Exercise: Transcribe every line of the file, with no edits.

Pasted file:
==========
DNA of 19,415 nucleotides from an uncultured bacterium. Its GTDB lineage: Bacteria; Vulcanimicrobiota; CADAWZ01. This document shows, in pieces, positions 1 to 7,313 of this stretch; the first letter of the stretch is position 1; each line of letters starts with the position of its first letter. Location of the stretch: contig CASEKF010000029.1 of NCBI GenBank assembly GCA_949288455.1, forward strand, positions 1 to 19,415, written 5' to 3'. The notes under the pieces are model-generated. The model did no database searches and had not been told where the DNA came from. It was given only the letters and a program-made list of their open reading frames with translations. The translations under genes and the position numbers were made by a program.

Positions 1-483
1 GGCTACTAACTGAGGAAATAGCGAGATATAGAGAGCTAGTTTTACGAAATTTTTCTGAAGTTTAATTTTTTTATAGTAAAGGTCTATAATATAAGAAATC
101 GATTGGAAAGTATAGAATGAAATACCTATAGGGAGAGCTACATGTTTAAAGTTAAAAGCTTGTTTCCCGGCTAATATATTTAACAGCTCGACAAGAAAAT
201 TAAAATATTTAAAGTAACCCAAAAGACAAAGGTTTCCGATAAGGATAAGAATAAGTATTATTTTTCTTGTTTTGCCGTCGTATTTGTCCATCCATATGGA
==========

DNA of 19,415 nucleotides from an uncultured bacterium. Its GTDB lineage: Bacteria; Vulcanimicrobiota; CADAWZ01. This document shows, in pieces, positions 1 to 7,313 of this stretch; the first letter of the stretch is position 1; each line of letters starts with the position of its first letter. Location of the stretch: contig CASEKF010000029.1 of NCBI GenBank assembly GCA_949288455.1, forward strand, positions 1 to 19,415, written 5' to 3'. The notes under the pieces are model-generated. The model did no database searches and had not been told where the DNA came from. It was given only the letters and a program-made list of their open reading frames with translations. The translations under genes and the position numbers were made by a program.

Positions 1-483
1 GGCTACTAACTGAGGAAATAGCGAGATATAGAGAGCTAGTTTTACGAAATTTTTCTGAAGTTTAATTTTTTTATAGTAAAGGTCTATAATATAAGAAATC
101 GATTGGAAAGTATAGAATGAAATACCTATAGGGAGAGCTACATGTTTAAAGTTAAAAGCTTGTTTCCCGGCTAATATATTTAACAGCTCGACAAGAAAAT
201 TAAAATATTTAAAGTAACCCAAAAGACAAAGGTTTCCGATAAGGATAAGAATAAGTATTATTTTTCTTGTTTTGCCGTCGTATTTGTCCATCCATATGGA